After the fall of the Berlin wall, Berlin missed just one a thing. A proper Derby. But now, it is here

Whether you're in Glasgow, Madrid, Milan or Belgrade, the rivalry between two teams from the same city has been around for decades and has been passed down from generation to generation. Not so in Berlin. SANTOS headed to Germany's capital for a derby that is getting fiercer by the year, but until recently, wasn't a derby at all.

After the fall of the Berlin wall, Berlin missed just one a thing. A proper Derby. But now, it is here

If you walk through the Brandenburg Gate metro station in the heart of Berlin, you will get a little history lesson – as in so many Berlin metro stations. Wonderful photos from the 20th century give travellers a quick glimpse into the city's turbulent history. From the Nazi past to the Berlin Wall and back again. As the city's most famous building, the Brandenburg Gate is described as follows: 'once the symbol of division (the Berlin Wall passed just in front of it), today the symbol of the unity of Germany.'

Not too long ago, Hertha BSC and 1. FC Union Berlin were not rivals at all, quite the contrary. They played in the same city, but then again also not: Hertha comes from the free-spirited West Berlin Union from the east, separated by the Berlin Wall. The teams had rivals on either side of the Iron Curtain, but Hertha and Union had never met in a league match at all. The wall created a bond, and where Hertha fans regularly came to East Berlin to support Union, those from Union travelled with Hertha when Hertha played a match in Eastern Europe.

So much for other times, back to our time. East Berlin, West Berlin, you hardly notice it in the streets. Harrie Jekkers could not make a song out of it anymore. Today's fanatics, mostly under the age of 30, did not grow up with a Wall in the city. They constantly travel from East to West Berlin and back again without realising it. What they did inherit was the 'Mauer im Kopf': the Wall may have been demolished 33 years ago, but hardliners still think in terms of prejudices about East and West.

But the cards have also been shuffled differently in sports. For years, Hertha and Union were of a different order of magnitude: Hertha, the stable Bundesliga club and Union, relatively inglorious one or two divisions behind. Only in 2010 did the Berlin clubs – after Hertha's relegation – play their first official game against each other, but the proportions turned out to be the same. How different it is now: after being promoted in 2019, Union is now a stable team in the Bundesliga, active in Europe, where the 'big' Hertha is now struggling.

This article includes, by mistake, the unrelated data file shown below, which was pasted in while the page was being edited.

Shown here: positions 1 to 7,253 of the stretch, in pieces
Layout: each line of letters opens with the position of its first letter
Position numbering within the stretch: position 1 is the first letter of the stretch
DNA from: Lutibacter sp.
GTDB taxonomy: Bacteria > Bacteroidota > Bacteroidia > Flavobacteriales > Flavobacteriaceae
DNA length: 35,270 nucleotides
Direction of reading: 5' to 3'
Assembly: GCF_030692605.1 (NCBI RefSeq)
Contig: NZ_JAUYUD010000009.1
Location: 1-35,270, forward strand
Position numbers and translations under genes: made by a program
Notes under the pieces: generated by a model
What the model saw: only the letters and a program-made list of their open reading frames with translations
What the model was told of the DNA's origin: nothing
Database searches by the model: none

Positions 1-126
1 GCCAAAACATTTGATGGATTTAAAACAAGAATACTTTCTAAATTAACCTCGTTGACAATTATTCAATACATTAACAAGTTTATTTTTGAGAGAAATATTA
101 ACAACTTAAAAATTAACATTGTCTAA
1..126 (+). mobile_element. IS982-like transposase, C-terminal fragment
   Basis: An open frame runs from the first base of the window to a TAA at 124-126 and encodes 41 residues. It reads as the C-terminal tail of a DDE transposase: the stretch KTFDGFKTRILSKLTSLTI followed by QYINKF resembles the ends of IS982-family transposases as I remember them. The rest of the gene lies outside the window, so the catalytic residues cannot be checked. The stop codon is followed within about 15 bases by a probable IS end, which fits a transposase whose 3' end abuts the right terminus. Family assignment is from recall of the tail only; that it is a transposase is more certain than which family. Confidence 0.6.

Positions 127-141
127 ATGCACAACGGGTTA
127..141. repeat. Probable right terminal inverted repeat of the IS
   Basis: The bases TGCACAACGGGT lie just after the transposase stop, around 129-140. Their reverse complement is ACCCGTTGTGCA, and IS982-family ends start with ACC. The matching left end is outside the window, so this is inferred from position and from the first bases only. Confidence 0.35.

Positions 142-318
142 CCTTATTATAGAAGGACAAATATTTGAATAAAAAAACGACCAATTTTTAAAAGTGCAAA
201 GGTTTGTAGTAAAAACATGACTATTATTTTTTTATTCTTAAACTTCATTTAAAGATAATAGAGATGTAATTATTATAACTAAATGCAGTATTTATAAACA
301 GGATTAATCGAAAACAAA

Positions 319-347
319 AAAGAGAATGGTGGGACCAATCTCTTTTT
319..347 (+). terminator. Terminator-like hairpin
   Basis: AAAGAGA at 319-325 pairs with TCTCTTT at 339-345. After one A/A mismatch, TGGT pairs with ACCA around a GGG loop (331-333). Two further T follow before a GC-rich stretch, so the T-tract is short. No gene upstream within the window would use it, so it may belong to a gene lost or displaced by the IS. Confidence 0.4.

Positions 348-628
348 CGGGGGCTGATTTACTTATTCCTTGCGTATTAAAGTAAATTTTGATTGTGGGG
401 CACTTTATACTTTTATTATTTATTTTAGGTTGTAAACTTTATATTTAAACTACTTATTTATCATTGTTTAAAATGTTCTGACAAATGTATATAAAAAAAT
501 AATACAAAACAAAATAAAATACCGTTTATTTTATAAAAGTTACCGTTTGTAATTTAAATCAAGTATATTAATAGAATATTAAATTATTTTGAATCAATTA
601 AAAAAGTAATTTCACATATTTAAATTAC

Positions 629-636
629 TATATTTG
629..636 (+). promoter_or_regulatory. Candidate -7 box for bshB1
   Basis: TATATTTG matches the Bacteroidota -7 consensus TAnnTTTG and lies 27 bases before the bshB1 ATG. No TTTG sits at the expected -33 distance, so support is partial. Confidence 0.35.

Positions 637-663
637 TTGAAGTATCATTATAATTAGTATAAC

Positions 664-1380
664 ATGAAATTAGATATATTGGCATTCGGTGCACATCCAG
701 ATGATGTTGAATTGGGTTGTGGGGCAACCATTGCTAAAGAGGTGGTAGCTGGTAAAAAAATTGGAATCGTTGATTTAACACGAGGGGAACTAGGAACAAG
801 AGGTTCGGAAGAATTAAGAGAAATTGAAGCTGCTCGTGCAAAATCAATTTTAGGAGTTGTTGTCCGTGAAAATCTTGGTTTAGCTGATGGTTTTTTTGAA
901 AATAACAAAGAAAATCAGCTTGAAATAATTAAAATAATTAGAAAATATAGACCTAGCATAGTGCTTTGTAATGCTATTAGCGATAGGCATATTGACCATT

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In short, for both teams, the Berlin derby has become one that counts just a little more than the other games. This is also the most special so far. Due to the corona crisis, Hertha and Union had not yet met in a full Olympia stadium, but today it would happen. Where Hertha normally draws close to 50,000 fans, 75,000 tickets were now sold in no time.

It's a pretty sight on a sunny Saturday afternoon in Berlin. At which metro station, on which tram, on which terrace you look: everywhere you see tufts of blue-white (Hertha) and bright red (Union). The Union district of Köpenick, in the extreme southeast of the city, is quiet. Hertha's Olympiastadion is a whopping 23 kilometres away, so 'Eisern Union' fans gather in West Berlin, at Savignyplatz. A little further on, a procession with the most fanatical Herthaner crosses the Kaiserdamm. Although the two supporter groups are close to each other, it remains quiet. It makes no sense either, as many as 1000 Berlin police officers have been deployed today. Still, they seem to be there at the Olympiastadion, especially in case trouble happens, and fans of both teams are mixing badly with each other.

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The Olympiastadion has a great atmosphere. Union Berlin has brought nearly 12,000 away fans to West Berlin, but it doesn't stop there. The home sections are also frequently populated with red, and the Unioners are in the majority in the sections immediately next to the away section. It is a special day for them. An away game in the Olympiastadion for the first time in the Bundesliga. Although Union is much higher in the rankings, there is still modesty.

What follows in the 90 minutes after that, the Ossies had never imagined possible in their wildest dreams. Union beats Hertha across all fronts. Where there is still disbelief at 0-1, that makes way for conviction. At 20:15 the scoreboard reads 1-4, and the Union players ran frantically down the dirt track to the Bengali fireworks-filled away section. The contrast with Hertha's Ostkurve could not be greater. Meanwhile, 'Stadtmeister, Berlin's number eins!' reverberates through the Olympiastadion from the Union sections, it is a war on the other side. Enraged are the Hertha ultras. They require the Hertha players to take off their shirts, and almost all players go to the dressing room without a shirt. A hallucinatory scene.

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As fiery as it is in the stadium, so calm is it outside. And that, while King Alcohol has already had an effect. Of course, there is some shouting and singing back and forth, but both groups of supporters often go back to the city with the same S-Bahn.

Yet it is clear: the times when supporters of Hertha BSC and 1. FC Union Berlin going hand in hand to matches is definitely a thing of the past. Whether it is a good or bad thing is not yet decided. You can argue that in a city that has already known so much division, there is now again a dichotomy. On the other hand: Hertha and Union are now fighting in and around the same city, which makes the fledgling derby of Berlin a beautiful symbol of unity. Just like the Brandenburg Gate.

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Images: BSR Agency